As far as how often you should mow, it depends on your lawn. You should always try to cut 1/3 of the grass blade when you mow, and ideally you’ll mulch it so the grass gets the nutrients. No matter what you hear, mulching all the time will not cause thatch build up. Mulching breaks the blades into tiny pieces that decompose relatively quickly. Ok, back to timing. In the spring, you’ll probably need to mow every 3-4 days. But when summer comes, you can cut back to around once every week or two, depending on how much rain you get. In the fall, you’ll probably be back to mowing once a week or so.
As far as watering your lawn goes, just make sure you get at least 1 inch of water a week. Your lawn can handle less for a short time, but you’ll probably need to water it during some of the dry summer months. Just get a $3 rain gauge that you can stick in your lawn, and put it in the middle of the range of your sprinkler to see how much water it takes to get to one inch. Water your lawn that much once a week during the dry times, and don’t worry about it the rest of the time.
If you have bad spots in your lawn, or the summer heat kills some areas (which it probably will to an extent), plant grass seed right after the summer heat dies down (temps start hovering around 80 or below for the highs). I also recommend overseeding almost every year, just to maintain the grass. Plant grass seed, and fertilize for the third time on the year. Make sure you water your new seeds every day for two weeks. You don’t need to give much water; just enough to keep the seeds wet. After two weeks, you should start to see grass growing, and you can cut your watering back to once every two days for a couple more weeks. Once you fertilize one last time for the winter, the grass should start growing thick next spring, and look good by the end of May.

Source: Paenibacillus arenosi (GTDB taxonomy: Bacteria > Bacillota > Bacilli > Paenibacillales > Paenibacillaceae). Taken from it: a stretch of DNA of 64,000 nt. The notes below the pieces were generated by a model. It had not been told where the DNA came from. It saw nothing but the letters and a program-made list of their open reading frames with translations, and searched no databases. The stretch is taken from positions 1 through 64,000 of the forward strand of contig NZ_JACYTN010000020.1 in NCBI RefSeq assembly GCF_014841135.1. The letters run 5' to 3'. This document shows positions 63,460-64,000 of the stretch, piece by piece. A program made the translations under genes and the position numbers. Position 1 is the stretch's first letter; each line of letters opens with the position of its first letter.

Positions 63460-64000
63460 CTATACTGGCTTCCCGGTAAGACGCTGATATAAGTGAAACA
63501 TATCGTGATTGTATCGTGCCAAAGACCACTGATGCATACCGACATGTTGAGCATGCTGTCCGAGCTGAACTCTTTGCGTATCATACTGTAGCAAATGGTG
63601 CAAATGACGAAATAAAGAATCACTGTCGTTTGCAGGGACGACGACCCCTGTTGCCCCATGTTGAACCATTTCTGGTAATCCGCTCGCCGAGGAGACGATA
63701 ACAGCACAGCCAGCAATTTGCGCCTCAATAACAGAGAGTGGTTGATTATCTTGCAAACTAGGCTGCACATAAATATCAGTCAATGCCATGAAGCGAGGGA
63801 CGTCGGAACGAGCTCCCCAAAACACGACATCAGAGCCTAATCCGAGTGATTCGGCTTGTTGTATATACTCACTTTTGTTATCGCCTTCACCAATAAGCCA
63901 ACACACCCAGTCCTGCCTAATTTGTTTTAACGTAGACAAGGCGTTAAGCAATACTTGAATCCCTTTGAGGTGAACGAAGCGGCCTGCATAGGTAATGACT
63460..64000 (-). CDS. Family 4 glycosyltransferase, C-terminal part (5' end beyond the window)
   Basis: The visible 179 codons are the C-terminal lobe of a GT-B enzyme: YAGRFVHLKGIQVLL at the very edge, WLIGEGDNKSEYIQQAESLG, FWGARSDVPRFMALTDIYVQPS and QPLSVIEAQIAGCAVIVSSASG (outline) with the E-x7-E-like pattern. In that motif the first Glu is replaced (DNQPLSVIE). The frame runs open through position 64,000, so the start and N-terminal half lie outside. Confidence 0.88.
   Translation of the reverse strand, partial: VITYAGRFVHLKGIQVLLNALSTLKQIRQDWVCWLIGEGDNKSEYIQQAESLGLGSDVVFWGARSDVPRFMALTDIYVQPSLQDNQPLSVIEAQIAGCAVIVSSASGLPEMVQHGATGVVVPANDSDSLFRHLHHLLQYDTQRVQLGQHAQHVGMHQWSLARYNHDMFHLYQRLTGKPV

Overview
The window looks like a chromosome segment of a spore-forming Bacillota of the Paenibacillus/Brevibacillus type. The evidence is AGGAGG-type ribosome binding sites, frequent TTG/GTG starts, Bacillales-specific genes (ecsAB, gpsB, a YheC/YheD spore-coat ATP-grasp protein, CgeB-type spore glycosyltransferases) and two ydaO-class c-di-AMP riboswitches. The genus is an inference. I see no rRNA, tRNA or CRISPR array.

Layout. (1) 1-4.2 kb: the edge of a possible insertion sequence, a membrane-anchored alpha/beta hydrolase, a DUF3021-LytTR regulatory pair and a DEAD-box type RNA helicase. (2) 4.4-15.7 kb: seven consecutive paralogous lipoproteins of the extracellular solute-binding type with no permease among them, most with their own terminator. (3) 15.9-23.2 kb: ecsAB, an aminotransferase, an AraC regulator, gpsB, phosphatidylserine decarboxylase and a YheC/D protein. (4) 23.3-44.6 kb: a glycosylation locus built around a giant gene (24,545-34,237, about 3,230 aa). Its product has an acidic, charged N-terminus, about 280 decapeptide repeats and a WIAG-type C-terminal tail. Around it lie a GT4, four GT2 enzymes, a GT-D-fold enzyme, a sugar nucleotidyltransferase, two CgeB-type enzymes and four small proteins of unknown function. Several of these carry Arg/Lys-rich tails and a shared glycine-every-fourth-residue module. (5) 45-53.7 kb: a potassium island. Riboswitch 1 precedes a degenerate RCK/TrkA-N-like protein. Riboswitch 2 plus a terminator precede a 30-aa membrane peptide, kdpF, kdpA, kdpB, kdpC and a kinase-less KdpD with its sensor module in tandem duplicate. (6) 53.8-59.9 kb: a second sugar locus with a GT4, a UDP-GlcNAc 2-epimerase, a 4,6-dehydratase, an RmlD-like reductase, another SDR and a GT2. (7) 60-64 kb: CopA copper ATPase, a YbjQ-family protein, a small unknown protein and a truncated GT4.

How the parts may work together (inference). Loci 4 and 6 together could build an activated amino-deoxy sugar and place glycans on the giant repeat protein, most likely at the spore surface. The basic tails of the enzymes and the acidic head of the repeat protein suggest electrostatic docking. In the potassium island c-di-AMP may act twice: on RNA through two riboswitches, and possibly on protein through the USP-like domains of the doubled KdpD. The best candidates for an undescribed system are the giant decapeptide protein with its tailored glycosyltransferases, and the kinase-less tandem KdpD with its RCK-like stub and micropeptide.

Once every 2-3 years, you should rent a lawn aerator and aerate your lawn. I’ve done it the past three years on my lawn, because it’s a new lawn. It doesn’t hurt to do it more often. I’ve coordinated with my neighbors, and it can be really cheap that way. Aerate right before you overseed/fill in bare spots, and your seeds will have the perfect home.
Sharpen your blade at the beginning of each mowing season, and you should be all set. Just buy a gigantic hand file to do the filing. You don’t need anything fancier than that. The blades are soft, so they are easy to sharpen. If you have a push mower, turn the mower on it’s side (with the air filter side up) and stick a scrap piece of 2X4 under the blade so you can loosen the bolt. I just hold the blade up against my workbench with a couple clamps and one hand while I file down the blade with the other. I’ve used the same blade the past 7 years, and might finally have to replace it next year (we’ll see if that happens).
So there you have it – everything you need to know about how to maintain your lawn. It’ll take a few years to get it in great shape, but eventually you’ll be the envy of the neighborhood if you follow everything in this post. Feel free to ask any questions in the comments below. I’ll try to clarify anything I said, or help you with your individual situation. Doing all the work yourself will save you a ton of money, and you’ll still have a great lawn. Good luck!